After camera systems were introduced to the market, more and more companies clamored to enter the drain cleaning business. Drain cleaning pros doing service work realized that they could earn much more money doing pipe replacement jobs. Businesses offered their drain cleaning services for reduced prices as a way for generating leads by inspecting pipes for potential replacement jobs. Once these companies learned how to successfully use their camera systems as marketing tools in their pitch to customers, their potential earnings increased dramatically. Additionally, by using drain cleaning as a means for entering a customer’s home, these companies could use the opportunity to sell their other services such as water heaters, HVAC, etc.

With an increase in the number of camera systems came an increase in the use of water jetters on the job site. Jetters had been around since the 1980s, but their ability to clean the pipe and make it look brand-new made them a perfect companion for camera inspection systems. After going through a pipe with a jetter, the inspection looked much more impressive to the customer, which helped secure preventative maintenance contracts with food service business and other industries where buildups of grease and sludge are a problem.

Addressing environmental concerns

Another factor that raised the demand for pipe and sewer inspections was the Environmental Protection Agency’s increased concern for our public sewage system. Because much of our gravity-based sewage system leaks like a sieve, freshwater is freely entering our waste lines every time it rains, which is causing our sewage treatment plants to overflow. Because of this, the EPA recommends that all leaky pipes be replaced. Unfortunately, there is not enough public funding to properly ensure that all privately owned leaky pipes get replaced. While it can be costly for the consumer, the EPA recommends that contractors be extremely proactive in replacing or fixing all leaky and out-of-code pipes in order to cut down on inflow and infiltration. If the public sector ever decides to commit more funds for the repair of private infrastructure, business growth opportunities for drain cleaners could be astronomical.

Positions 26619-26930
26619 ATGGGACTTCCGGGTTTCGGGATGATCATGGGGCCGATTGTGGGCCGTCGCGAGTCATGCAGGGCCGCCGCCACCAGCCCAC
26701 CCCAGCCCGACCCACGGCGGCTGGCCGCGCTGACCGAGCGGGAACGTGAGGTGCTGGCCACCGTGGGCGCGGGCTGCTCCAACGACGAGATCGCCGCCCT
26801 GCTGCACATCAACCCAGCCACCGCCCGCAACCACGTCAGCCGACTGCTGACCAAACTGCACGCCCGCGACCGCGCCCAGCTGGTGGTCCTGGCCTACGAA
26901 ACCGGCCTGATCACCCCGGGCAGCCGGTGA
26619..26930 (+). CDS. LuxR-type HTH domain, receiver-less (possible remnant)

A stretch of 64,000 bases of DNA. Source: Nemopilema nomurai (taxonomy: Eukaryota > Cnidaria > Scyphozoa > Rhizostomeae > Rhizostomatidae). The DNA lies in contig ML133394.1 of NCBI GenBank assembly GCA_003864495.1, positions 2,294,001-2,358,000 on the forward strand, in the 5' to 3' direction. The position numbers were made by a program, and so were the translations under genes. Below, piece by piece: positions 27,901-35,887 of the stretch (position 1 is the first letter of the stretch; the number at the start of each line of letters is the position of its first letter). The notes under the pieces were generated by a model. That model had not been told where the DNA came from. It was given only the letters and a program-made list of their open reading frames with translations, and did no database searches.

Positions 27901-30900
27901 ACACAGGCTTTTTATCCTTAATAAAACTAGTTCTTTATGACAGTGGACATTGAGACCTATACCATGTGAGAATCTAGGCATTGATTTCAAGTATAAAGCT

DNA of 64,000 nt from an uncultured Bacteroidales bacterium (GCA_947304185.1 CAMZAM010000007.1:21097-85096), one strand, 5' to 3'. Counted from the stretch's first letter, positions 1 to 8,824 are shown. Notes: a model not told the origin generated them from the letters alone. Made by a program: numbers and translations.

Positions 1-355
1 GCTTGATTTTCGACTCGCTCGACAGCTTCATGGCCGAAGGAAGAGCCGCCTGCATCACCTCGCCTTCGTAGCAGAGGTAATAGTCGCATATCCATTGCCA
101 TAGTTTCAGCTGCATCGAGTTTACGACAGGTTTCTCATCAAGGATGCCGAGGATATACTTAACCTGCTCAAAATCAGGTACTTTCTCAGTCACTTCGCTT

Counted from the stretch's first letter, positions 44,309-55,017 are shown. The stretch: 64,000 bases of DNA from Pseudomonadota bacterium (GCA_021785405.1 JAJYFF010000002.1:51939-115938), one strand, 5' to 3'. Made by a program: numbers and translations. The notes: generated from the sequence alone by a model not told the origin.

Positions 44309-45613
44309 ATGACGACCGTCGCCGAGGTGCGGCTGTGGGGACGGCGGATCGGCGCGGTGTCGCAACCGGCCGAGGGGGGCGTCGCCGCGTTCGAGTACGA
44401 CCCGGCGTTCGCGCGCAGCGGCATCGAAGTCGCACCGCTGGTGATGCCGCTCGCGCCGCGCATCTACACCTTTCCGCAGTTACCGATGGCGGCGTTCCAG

Modern innovations in camera inspection systems

In the 25 years since they were first introduced to the market, companies like General have realized the importance in designing camera inspection equipment to be effective marketing tools so drain cleaning and plumbing companies can continue to grow and expand their business. Our camera systems are now USB, Wi-Fi and smartphone compatible, simplifying the process of adding voiceover and titling to inspection videos. General continues to explore new and innovative ways for drain cleaning pros to use pipe inspection equipment with confidence as both a diagnostic and marketing tool.

For more information, visit the Plumbing Diagnostics Tools section or call the Drain Brains at 800-245-6200 or

Visit the General Pipe Cleaners Storefront